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Authors have reached different conclusions about the historical accuracy (as opposed to the entertainment value) of this saga. It would probably make a great Hollywood movie, but is it history? Here are two examples of people with different opinions:
(1)"The Saga of Cellachan of Cashel must be historical like "The War of the Gaedhil with the Gaill". It cannot be the fabrication of an Irish author of the 12th or 13th century . . ." Professor Alexander Bugge (1905:x).
(2)"There is, as we have seen, good reason to believe that the writer's purposes was to produce a saga glorifying Cellachan and thus his descendants. The purpose of the exercise is political propaganda and, if such is to be effective, it must be credible in one way or another. Yet the text is full of the wildest chronological errors and the grossest blunders. However, these notions derive from our ideas of history and there is no good reason to believe that they ever crossed the mind of the compiler of CCC [Caithreim Cellachain Caisil] . . . we can say of CCC that it is a humble and perhaps not ineffective example of its genre and if it can teach us nothing about the tenth century it contains valuable information about the twelfth." Professor Donnchadh O Corrain (1974:63-4,69).
Opinions thus vary widely in the secondary materials from one scholar to the next about the legacy of Ceallachan of Cashel and the saga written about him. This is probably not to be entirely unexpected since historians frequently disagree with each other. Being human, all historians occasionally make mistakes, and an adversarial dialogue helps as a check on information and often generates new ways of looking at things. New information also may develop over time.
On the positive side of the continuum regarding the historicity of Caithreim Cellachain Caisil are earlier authors like Geoffrey Keating and Alexander Bugge who viewed Caithreim Cellachain Caisil as basically historical or based on historical events. In the middle of the contiunuum is perhaps A. Walsh (1922), and on the negative side are authors like Peter and Fiona Somerset Fry, John Ryan, and Donnchadh O Corrain. The latter has described this genre of saga writing which includes Cogadh Gaedhel re Gallaih, The War of the Gaidhil with the Gaill, or the invasions of Ireland by the Danes and other Norsemen (regarding Brian Boru), and the Fragmentary Annals which includes material from an Osraige chronicle, as "dynastic propaganda texts" (O Corrain 1998:443).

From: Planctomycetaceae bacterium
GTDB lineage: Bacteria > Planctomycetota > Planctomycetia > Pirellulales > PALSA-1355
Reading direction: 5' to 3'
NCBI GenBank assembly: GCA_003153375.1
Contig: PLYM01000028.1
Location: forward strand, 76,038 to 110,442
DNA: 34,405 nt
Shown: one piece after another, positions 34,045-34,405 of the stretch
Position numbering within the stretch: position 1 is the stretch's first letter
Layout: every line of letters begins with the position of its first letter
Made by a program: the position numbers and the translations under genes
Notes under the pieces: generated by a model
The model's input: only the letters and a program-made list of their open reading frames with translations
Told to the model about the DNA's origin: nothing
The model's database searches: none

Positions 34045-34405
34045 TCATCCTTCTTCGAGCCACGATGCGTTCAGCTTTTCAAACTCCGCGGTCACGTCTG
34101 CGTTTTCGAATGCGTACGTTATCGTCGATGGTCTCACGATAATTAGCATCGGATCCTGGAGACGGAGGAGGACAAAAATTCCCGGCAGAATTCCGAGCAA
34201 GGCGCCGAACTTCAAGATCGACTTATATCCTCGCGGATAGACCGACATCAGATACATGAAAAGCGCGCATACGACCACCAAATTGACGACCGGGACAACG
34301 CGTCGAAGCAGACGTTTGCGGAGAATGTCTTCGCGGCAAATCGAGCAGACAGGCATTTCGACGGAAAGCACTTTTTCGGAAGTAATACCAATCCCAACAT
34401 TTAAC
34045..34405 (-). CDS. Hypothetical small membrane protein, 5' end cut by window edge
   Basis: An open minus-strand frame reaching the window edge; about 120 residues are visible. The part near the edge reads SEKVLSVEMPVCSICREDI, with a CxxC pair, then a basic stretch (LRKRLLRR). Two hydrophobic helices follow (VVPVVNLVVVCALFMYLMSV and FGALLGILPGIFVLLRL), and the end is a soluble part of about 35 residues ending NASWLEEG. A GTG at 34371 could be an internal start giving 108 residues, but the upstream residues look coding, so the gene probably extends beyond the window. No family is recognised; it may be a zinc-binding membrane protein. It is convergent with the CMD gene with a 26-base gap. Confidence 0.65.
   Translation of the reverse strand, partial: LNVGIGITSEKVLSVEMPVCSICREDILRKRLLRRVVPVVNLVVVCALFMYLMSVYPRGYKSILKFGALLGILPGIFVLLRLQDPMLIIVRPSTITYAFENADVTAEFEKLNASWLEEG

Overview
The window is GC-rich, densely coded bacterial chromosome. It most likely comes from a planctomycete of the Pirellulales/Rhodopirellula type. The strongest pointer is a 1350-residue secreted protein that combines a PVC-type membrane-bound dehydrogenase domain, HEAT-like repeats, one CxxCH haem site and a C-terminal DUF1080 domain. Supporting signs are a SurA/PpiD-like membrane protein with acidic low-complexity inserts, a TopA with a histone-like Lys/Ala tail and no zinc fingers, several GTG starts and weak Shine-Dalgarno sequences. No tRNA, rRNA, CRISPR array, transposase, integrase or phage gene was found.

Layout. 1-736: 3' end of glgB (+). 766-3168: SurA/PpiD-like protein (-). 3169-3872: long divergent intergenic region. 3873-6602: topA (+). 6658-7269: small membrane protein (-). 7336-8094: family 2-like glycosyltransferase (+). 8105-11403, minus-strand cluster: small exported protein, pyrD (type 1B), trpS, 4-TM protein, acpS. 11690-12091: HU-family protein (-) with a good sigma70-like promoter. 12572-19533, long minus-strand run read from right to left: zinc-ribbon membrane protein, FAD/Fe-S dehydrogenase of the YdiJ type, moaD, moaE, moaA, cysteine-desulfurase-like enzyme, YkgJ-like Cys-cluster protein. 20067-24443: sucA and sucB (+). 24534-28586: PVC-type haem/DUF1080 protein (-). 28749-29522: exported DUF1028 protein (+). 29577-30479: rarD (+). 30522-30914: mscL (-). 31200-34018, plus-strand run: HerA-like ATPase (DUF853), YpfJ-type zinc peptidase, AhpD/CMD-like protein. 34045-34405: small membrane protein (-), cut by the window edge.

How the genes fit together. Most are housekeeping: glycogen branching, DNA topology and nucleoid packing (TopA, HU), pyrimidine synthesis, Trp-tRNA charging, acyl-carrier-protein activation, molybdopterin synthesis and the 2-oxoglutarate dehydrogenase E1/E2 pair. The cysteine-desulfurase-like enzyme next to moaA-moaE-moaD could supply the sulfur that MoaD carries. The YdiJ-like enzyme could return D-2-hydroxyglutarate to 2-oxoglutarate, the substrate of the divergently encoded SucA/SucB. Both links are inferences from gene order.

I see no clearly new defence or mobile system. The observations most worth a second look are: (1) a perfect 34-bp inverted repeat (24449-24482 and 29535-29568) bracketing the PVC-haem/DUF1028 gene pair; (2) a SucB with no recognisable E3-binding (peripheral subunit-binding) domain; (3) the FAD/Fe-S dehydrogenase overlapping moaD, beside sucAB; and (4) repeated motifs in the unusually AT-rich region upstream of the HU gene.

Francis John Byrne began his chapter on "The Kingship of Tara" with the following interesting cautionary tale about another Irish saga (unrelated to the saga of Ceallachan):
"The earliest reliable historical traditions in Ireland concern the warfare between the Ulaid and the Connachta. These traditions are, it is true, enshrined in legend and saga rather than historically documented. Furthermore, the sagas were written in the eighth and ninth centuries by men acquainted with the new learning of the monasteries, and they continued to be retold and embellished in each succeeding generation as much for literary enjoyment as for antiquarian interest. The twelfth-century scribe who laboriously filled 50 pages of the Book of Leinster with the latest version of the Tain Bo Cuailnge commented sourly:
But I who have written this history or rather fable, do not give credit to much of it. For some things in it are tricks of demons and others the figments of poets; some things are plausible, others not; and some are there for the entertainment of fools." (Byrne 1973:48).
The unmistakable impression from the saga of Ceallachan is that whomever wrote or commissioned the saga (King Cormac III, King of Munster according to Peter Beresford Ellis) described Ceallachan positively and presumably that sentiment was not too far out of keeping with what the 12th century audience for the text would have understood of their own past from the poets and storytellers. It may also perhaps tell us what they wanted